Black trans lives matter protesters and cops came to blows Thursday night after the protesters apparently sprayed a statue near Columbus Circle – and at the entrance of Central Park – with anti-cop graffiti and red paint resembling blood.
A group of hundreds of protesters were seen marching through Manhattan on Thursday, apparently under the banner of black trans lives, before vandalizing a statue in Columbus Circle and clashing with police during a chaotic melee.
It’s not clear what kicked off the chaotic scene. Police regularly patrol the area because it’s near Central Park, near a statue of Christopher Columbus that has become a lightening rod among some and also near the Trump International Hotel.
The NYPD wouldn’t provide specifics when asked by DailyMail.com for details on what happened, saying they were still gathering details from officers on the scene. At least two people had been arrested early Friday.
Several protesters were seen brawling with NYPD officers while others threw an unidentified liquid at them, video shows. One protester was seemingly heard on video attempting to spit on cops.
‘What the f**k is wrong with you?’ one person on the video screams at police as officers grabbed protesters.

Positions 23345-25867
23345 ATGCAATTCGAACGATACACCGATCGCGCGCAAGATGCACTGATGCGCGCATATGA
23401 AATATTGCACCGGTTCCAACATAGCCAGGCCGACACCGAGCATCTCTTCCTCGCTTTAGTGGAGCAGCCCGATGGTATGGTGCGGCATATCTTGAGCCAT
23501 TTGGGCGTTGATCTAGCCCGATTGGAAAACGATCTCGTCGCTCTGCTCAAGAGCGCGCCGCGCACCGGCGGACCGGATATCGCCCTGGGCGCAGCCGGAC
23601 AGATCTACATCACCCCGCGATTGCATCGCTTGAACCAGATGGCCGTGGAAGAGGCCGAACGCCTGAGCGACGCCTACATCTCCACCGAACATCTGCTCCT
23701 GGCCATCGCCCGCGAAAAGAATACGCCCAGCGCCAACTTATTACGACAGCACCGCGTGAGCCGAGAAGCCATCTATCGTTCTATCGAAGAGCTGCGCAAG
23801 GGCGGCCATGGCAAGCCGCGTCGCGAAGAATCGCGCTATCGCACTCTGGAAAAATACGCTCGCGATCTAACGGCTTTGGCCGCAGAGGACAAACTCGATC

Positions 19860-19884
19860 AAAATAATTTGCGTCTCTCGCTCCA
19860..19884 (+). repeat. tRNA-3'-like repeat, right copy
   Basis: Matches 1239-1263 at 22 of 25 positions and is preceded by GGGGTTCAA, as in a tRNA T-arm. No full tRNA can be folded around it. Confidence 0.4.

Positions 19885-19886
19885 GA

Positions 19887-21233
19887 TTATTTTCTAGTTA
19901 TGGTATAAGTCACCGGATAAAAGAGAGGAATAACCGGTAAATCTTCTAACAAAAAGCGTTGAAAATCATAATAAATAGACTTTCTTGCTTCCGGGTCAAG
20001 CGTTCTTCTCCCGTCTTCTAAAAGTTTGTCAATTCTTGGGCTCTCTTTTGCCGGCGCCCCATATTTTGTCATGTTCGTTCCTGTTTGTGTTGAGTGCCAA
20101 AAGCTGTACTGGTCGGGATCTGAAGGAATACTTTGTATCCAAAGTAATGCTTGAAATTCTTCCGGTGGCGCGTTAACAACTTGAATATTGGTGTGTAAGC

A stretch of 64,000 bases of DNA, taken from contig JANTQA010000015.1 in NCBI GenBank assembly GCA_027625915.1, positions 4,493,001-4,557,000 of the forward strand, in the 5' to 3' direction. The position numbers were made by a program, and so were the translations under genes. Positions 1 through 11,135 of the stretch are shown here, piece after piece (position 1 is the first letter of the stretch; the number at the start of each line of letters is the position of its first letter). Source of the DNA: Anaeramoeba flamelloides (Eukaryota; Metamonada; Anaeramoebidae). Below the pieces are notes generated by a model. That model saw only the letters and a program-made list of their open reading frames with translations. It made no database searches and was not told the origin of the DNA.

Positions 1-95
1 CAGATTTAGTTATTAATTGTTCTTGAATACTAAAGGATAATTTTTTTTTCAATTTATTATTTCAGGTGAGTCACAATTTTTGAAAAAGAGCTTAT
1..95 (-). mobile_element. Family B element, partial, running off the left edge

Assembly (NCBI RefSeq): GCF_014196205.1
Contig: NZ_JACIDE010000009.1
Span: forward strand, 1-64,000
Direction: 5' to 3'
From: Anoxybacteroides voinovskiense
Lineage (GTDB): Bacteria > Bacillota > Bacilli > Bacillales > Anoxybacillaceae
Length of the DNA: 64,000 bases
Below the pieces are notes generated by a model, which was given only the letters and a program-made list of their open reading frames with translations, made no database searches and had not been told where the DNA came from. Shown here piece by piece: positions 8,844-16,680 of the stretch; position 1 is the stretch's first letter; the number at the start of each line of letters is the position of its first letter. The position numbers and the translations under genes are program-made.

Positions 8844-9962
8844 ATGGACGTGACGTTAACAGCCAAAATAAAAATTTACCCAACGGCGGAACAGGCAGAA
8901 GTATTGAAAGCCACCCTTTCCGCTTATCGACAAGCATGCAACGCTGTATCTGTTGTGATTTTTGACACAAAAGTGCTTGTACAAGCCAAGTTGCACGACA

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Protesters were seen brawling with NYPD officers in Columbus Circle near Central Park on Thursday
Protesters and cops were seen shoving and punching each other during the massive fight
Police and protesters are seen during a large fight that broke out during a black trans lives matter protest in Manhattan
A person is seen facing off with a cop in an NYPD baseball cap during a fight near Central Park
A person is seen shining a flash light on a protesters and police as they faced off during the brawl
The person appears to fall to the ground during the fight while a wall of NYPD officers watch
A person that appears to be a protester is seen on the ground underneath a group of police officers
The NYPD said on Thursday that at least two people had been arrested during the protest
Protesters were seen on videos posted to Twitter defacing the USS Maine National Monument at a gateway to Central Park
PGraffiti on the USS Maine monument included the text ‘Stonewall was a riot,’ ‘ACAB’ and ‘F**k 12’ – a reference for police
The protesters and cops were seen shoving and punching each in the brawl while one protester fell to the ground.
Video shows officers trying to arrest a protester and crowding around a cab as the woman tried to flee. Other protesters tried to block their move. It is unclear whether an arrest was made.
Dozens of police officers were seen carrying zip ties in the aftermath – and the department tweeted it was trying to ‘deescalate the situation’ to prevent further damage.
‘We respect’s everyone right to peacefully protest, but vandalism is not part of peaceful protest. We are working to de-escalate the situation to prevent further damage from occurring,’ the NYPD tweeted.